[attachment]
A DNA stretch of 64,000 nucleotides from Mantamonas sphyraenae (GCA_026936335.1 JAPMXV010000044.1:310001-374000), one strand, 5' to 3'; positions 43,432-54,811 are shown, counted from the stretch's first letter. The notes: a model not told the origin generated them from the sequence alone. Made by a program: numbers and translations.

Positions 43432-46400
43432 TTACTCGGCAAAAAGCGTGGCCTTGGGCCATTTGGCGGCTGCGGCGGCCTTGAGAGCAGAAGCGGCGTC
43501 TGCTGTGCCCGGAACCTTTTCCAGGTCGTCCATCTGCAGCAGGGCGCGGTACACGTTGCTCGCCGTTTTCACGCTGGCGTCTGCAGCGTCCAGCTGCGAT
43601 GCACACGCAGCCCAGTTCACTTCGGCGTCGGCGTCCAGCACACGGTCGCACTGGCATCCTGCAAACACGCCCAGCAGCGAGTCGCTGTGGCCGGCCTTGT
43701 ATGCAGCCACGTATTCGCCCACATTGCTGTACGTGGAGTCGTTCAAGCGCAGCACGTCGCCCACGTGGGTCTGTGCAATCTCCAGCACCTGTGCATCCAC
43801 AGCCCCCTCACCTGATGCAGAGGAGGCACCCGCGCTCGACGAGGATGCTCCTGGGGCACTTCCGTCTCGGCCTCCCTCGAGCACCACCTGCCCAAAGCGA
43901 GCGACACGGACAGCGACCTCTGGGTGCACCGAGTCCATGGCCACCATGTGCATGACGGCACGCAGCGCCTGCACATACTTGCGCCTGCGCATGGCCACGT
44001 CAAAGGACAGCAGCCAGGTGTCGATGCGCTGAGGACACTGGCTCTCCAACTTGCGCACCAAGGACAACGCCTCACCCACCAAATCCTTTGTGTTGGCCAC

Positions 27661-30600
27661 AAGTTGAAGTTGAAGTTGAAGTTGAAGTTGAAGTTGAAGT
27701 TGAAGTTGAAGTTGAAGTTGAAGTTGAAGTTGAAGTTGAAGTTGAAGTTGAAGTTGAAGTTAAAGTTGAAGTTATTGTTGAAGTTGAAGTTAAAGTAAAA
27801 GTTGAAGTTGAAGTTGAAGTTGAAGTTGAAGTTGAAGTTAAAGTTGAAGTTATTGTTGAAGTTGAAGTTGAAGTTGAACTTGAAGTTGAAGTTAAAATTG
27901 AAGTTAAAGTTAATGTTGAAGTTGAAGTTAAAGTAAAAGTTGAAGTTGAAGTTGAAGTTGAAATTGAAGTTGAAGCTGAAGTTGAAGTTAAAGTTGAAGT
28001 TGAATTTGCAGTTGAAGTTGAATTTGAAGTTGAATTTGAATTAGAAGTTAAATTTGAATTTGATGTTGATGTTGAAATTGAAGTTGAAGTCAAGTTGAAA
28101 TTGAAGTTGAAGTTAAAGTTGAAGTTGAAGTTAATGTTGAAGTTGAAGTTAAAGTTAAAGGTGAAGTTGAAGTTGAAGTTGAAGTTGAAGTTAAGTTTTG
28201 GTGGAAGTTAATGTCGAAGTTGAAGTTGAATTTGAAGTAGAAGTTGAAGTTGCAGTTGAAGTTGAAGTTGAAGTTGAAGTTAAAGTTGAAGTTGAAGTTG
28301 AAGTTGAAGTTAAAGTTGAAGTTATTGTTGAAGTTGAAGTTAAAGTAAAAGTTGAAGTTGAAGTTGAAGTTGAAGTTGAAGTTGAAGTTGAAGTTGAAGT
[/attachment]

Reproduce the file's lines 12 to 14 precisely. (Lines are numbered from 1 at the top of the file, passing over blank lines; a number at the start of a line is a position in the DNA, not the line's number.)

27701 TGAAGTTGAAGTTGAAGTTGAAGTTGAAGTTGAAGTTGAAGTTGAAGTTGAAGTTGAAGTTAAAGTTGAAGTTATTGTTGAAGTTGAAGTTAAAGTAAAA
27801 GTTGAAGTTGAAGTTGAAGTTGAAGTTGAAGTTGAAGTTAAAGTTGAAGTTATTGTTGAAGTTGAAGTTGAAGTTGAACTTGAAGTTGAAGTTAAAATTG
27901 AAGTTAAAGTTAATGTTGAAGTTGAAGTTAAAGTAAAAGTTGAAGTTGAAGTTGAAGTTGAAATTGAAGTTGAAGCTGAAGTTGAAGTTAAAGTTGAAGT